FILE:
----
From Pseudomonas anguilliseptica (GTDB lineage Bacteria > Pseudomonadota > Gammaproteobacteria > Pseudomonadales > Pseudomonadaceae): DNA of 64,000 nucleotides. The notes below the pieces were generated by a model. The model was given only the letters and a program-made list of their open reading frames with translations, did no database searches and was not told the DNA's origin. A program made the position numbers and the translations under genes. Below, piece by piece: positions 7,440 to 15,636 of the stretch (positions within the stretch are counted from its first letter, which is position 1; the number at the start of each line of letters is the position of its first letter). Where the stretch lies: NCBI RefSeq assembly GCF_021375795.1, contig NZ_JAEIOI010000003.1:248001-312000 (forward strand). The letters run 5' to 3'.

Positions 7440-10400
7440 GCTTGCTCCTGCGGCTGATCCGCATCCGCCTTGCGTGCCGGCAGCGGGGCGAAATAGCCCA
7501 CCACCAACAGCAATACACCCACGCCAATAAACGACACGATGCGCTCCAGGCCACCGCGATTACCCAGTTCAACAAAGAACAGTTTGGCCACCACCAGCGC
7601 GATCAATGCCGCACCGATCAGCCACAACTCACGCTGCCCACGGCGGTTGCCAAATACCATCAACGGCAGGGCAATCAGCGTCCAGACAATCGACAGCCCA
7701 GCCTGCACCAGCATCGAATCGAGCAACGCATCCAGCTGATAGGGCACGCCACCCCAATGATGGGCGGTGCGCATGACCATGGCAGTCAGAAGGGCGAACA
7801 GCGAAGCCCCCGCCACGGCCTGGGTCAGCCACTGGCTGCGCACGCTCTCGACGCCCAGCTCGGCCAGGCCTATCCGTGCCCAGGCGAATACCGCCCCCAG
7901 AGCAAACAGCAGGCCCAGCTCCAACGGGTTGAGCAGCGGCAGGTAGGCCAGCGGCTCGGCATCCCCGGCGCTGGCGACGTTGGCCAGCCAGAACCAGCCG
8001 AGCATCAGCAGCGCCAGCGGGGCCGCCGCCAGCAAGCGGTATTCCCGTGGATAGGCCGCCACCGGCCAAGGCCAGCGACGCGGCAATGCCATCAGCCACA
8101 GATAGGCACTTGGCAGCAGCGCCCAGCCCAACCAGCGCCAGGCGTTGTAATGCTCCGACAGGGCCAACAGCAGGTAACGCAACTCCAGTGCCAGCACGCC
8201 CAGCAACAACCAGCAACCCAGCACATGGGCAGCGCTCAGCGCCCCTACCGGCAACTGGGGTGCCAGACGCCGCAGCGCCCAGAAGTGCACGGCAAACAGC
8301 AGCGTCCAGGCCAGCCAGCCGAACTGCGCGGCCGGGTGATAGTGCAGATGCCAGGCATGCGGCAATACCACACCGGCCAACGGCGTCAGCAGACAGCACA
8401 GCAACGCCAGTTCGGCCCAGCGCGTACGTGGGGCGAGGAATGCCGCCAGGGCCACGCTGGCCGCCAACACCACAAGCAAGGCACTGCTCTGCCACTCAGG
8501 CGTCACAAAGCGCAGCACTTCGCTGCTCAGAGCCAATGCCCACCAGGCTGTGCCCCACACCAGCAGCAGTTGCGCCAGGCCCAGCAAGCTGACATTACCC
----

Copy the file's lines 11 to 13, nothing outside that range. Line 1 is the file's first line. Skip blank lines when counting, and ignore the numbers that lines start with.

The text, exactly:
8201 CAGCAACAACCAGCAACCCAGCACATGGGCAGCGCTCAGCGCCCCTACCGGCAACTGGGGTGCCAGACGCCGCAGCGCCCAGAAGTGCACGGCAAACAGC
8301 AGCGTCCAGGCCAGCCAGCCGAACTGCGCGGCCGGGTGATAGTGCAGATGCCAGGCATGCGGCAATACCACACCGGCCAACGGCGTCAGCAGACAGCACA
8401 GCAACGCCAGTTCGGCCCAGCGCGTACGTGGGGCGAGGAATGCCGCCAGGGCCACGCTGGCCGCCAACACCACAAGCAAGGCACTGCTCTGCCACTCAGG